Rep. Anna Eshoo (D-Calif.) was the first member of Congress to hear Dr. Christine Blasey Ford’s allegations—the same ones the entire nation has now heard—that she was sexually assaulted by now-Supreme Court Justice Brett Kavanaugh when the two were in high school. Eshoo serves Blasey Ford’s district, and took the meeting with her constituent in July.
The experience placed Eshoo at the center of a political year that has become eerily similar to 1992, the year she was first elected to Congress.
Eshoo was part of the wave of women candidates for office who were compelled to run after watching Anita Hill testify to the Senate Judiciary during Clarence Thomas’s Supreme Court confirmation hearing.
For our project “2018 Is the Second ‘Year of the Woman:’ An Oral History of the Women Who Gave Rise to the First,” Fortune spoke to a dozen women who were part of that surge, some of whom, like Eshoo, ended up serving in Congress for more than two decades.
Below is Eshoo’s full interview with Fortune:
Fortune: Why did you decide to run for office in 1992?
Rep. Eshoo: It was an exciting time in Silicon Valley, for emerging technologies. No. 2, we had moved the district from a Republican district to a toss-up in 1988. I ran in 1988 and I lost by two points, and I decided that I wanted to finish the job in 1992. I had done a great deal of policy work on health care in my county where I served for a decade as a member of the San Mateo County board of supervisors, and I knew I could do more in Congress. And of course, that year, 1992, Anita Hill was an added incentive.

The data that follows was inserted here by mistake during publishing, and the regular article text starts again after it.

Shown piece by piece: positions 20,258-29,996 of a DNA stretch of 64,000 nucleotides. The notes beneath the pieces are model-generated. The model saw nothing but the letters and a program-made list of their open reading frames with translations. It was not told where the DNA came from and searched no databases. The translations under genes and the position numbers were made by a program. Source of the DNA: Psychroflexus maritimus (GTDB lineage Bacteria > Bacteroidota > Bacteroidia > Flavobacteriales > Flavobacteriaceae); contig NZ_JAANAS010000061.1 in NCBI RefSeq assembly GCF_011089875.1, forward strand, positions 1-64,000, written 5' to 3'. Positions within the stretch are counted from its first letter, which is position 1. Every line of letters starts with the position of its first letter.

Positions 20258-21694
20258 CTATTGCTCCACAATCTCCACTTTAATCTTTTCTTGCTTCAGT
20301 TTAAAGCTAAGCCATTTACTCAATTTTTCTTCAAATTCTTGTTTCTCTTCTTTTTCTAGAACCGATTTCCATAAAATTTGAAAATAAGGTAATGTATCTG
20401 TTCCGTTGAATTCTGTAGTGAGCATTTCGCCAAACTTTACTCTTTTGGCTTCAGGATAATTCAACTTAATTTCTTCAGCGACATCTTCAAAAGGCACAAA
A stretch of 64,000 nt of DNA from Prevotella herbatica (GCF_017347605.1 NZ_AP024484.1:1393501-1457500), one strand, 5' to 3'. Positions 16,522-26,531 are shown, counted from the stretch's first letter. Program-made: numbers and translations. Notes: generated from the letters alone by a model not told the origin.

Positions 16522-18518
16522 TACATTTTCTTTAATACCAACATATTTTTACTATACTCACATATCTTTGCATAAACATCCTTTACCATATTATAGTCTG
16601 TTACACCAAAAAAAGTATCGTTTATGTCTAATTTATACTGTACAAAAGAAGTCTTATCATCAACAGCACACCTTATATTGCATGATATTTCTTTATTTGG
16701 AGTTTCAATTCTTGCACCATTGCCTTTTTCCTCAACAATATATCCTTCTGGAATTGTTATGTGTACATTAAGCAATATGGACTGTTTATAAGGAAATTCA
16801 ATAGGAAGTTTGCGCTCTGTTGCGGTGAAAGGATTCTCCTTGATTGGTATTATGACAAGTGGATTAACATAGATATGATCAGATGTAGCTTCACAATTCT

Do any instances of sexism or bias on the campaign trail at the time stand out?
I recall speaking at one of the local, I believe it was a rotary club meeting, and I spoke and then it was time to take questions, and there was a man in the back of the room whose arm shot up before anyone else’s, and his question was the following: “Do you think you are better because you are a woman?” My response was, “No, I don’t think I’m better, but I would bring a different experience to the Congress. I’m a mother, I know how important healthcare was before my children were born, prenatal care, I understand very, very well what it takes to raise children, to run a home.” Those are experiences that I think, I said at that time, should be at the public table. Because they are the issues that families deal with all over the country. I was very surprised, but there was a couple seconds of silence, but everyone in the room applauded. That stands out to me.
How does that compare to any experiences of sexism or bias you have now?
There are so many issues that women have brought to the public table. There are good men in Congress. But when women run they run on these issues. They know firsthand that they are the first educators of their children. They know that education represents a golden key to their children’s future. They know what it means to be held back by a minimum wage that is truly minimum.